In one of the meetings of the State Wild Life Board, Mr. M.K.Ranjit Singh, the President of the Wild Life Trust of India sarcastically observed that the Jammu & Kashmir Government needs to take a decision about its State Animal. The observation was prompted by the refusal of the Animal Husbandry Department in shifting the Sheep Farm from the World famous Dachigam National Park to some other suitable pasture in spite of the cabinet decision and specific orders of the Chief Minister. Mr. Ranjit Singh stated that the Government should decide whether the Sheep or the Hangul is Kashmir’s State Animal as the decision to shift the farm has been pending for almost 8 years now. The world famous Kashmir Stag also known as Hangul is facing a threat of extinction not so much from poachers and exploiters but from the Sheep being reared by the State Government’s Animal Husbandry Department in its traditional sanctuary.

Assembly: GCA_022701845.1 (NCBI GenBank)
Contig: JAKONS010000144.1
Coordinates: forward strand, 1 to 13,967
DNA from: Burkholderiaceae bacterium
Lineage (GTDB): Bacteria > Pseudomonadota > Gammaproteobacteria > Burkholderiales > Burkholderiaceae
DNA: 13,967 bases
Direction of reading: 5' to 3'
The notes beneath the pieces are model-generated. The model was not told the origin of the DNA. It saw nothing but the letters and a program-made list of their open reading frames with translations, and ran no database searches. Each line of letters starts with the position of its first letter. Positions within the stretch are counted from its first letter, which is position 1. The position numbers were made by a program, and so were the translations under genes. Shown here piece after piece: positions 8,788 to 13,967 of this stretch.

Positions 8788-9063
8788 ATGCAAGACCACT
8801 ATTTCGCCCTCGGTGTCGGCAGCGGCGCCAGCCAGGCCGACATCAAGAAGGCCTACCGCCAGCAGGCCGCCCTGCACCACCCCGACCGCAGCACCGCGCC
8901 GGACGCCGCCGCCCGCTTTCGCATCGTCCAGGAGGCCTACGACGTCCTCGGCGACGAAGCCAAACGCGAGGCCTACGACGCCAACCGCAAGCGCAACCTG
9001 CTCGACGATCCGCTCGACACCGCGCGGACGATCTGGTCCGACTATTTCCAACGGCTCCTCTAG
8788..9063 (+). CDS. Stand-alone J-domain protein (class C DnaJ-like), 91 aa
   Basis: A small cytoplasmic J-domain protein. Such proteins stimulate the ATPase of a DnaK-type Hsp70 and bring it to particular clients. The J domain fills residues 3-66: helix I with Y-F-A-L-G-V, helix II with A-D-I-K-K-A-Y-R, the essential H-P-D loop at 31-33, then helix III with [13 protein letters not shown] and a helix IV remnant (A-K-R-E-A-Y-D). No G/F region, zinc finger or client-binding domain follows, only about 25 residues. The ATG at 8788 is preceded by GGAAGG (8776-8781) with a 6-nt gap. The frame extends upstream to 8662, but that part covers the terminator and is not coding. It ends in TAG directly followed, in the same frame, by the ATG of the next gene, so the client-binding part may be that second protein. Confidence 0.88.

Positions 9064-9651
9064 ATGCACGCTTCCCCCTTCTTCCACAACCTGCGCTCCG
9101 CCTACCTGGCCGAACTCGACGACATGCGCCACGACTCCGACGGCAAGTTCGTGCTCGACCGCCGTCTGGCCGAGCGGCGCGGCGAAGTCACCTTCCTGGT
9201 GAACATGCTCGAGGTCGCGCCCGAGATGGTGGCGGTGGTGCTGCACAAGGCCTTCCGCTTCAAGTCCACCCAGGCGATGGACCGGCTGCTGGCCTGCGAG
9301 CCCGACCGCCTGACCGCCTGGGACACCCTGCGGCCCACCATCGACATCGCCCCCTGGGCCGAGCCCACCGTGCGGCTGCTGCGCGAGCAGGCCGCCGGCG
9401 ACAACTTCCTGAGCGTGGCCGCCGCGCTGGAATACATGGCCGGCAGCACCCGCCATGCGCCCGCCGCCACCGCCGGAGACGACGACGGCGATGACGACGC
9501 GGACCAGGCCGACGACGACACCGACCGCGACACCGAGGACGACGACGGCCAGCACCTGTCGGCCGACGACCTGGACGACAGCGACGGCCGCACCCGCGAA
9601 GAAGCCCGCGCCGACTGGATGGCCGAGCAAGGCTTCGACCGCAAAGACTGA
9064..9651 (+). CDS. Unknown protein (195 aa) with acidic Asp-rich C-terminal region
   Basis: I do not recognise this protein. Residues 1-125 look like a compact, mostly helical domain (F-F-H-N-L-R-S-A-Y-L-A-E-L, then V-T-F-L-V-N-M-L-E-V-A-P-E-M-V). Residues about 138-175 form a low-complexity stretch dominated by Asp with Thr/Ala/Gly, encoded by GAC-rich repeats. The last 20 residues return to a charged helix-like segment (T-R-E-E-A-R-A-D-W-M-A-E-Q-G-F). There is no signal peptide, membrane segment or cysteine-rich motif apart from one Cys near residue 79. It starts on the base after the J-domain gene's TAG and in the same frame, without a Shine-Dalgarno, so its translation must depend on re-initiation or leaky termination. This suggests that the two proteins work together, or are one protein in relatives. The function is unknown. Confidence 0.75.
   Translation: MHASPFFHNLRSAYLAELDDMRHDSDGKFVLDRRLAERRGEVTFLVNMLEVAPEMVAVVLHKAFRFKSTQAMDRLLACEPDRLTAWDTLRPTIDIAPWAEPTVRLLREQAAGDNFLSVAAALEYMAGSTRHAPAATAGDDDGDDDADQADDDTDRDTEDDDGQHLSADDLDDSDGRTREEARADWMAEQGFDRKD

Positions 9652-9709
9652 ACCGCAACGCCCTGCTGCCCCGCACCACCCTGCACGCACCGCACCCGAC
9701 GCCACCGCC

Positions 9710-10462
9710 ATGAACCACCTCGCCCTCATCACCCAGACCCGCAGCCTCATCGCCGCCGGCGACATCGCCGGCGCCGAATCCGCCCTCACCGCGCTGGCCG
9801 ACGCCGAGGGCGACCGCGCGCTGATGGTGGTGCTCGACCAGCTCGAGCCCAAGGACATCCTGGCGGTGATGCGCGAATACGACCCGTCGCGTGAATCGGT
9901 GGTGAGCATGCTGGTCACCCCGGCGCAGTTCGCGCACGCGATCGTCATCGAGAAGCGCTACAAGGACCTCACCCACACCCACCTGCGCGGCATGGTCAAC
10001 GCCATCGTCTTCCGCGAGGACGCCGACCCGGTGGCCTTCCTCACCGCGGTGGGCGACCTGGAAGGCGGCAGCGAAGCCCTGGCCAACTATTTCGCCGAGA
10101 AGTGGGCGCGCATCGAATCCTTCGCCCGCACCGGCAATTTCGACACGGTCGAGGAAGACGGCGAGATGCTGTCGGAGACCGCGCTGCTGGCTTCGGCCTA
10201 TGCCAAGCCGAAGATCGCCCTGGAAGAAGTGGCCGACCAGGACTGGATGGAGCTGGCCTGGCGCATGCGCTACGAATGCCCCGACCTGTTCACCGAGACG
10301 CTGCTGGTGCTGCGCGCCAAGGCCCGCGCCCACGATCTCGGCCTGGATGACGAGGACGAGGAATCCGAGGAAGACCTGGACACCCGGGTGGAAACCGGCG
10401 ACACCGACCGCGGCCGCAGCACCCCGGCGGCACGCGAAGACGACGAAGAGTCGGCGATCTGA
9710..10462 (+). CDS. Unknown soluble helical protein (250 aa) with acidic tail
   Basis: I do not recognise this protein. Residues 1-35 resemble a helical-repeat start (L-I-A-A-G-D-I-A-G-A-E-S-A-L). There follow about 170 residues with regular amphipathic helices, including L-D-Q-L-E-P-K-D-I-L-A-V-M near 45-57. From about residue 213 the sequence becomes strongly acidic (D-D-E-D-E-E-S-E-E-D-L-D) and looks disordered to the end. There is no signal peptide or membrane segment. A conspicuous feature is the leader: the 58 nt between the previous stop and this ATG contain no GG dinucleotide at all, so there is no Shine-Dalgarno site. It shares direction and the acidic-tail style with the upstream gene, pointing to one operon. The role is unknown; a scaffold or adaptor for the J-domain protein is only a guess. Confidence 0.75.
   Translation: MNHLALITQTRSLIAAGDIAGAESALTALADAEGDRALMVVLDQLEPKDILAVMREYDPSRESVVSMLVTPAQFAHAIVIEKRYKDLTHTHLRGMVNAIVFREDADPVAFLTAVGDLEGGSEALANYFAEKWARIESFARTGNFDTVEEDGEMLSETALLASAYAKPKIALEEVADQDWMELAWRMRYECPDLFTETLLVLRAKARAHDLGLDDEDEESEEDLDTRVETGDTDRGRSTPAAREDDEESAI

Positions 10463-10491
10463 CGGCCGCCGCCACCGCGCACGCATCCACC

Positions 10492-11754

The World Wild Life Fund (WWF) and the International Union for Conservation of Nature (IUCN) may soon take note of this deliberate attempt to harm one of the rarest species of the wild animals in the world and both the State and the Central government may face unnecessary embarrassment on this account. The Chief Minister needs to take the matter directly in his hands to safeguard the rare species for which Kashmir is known all over the world. It may be mentioned that Kashmir is home to two rarest species, the Snow Leopard in Ladakh and the Hangul (Kashmir Stag) in Kashmir. These are not only our precious possessions but a great tourist attraction especially for the nature lovers from all over the world. One hopes that as suggested by M.K. Ranjit Singh, there should be no need for the state government to decide whether Sheep or Hangul is our State Animal. The Hangul has been and should continue to be the State Animal of Kashmir if good sense prevails among the rival departments!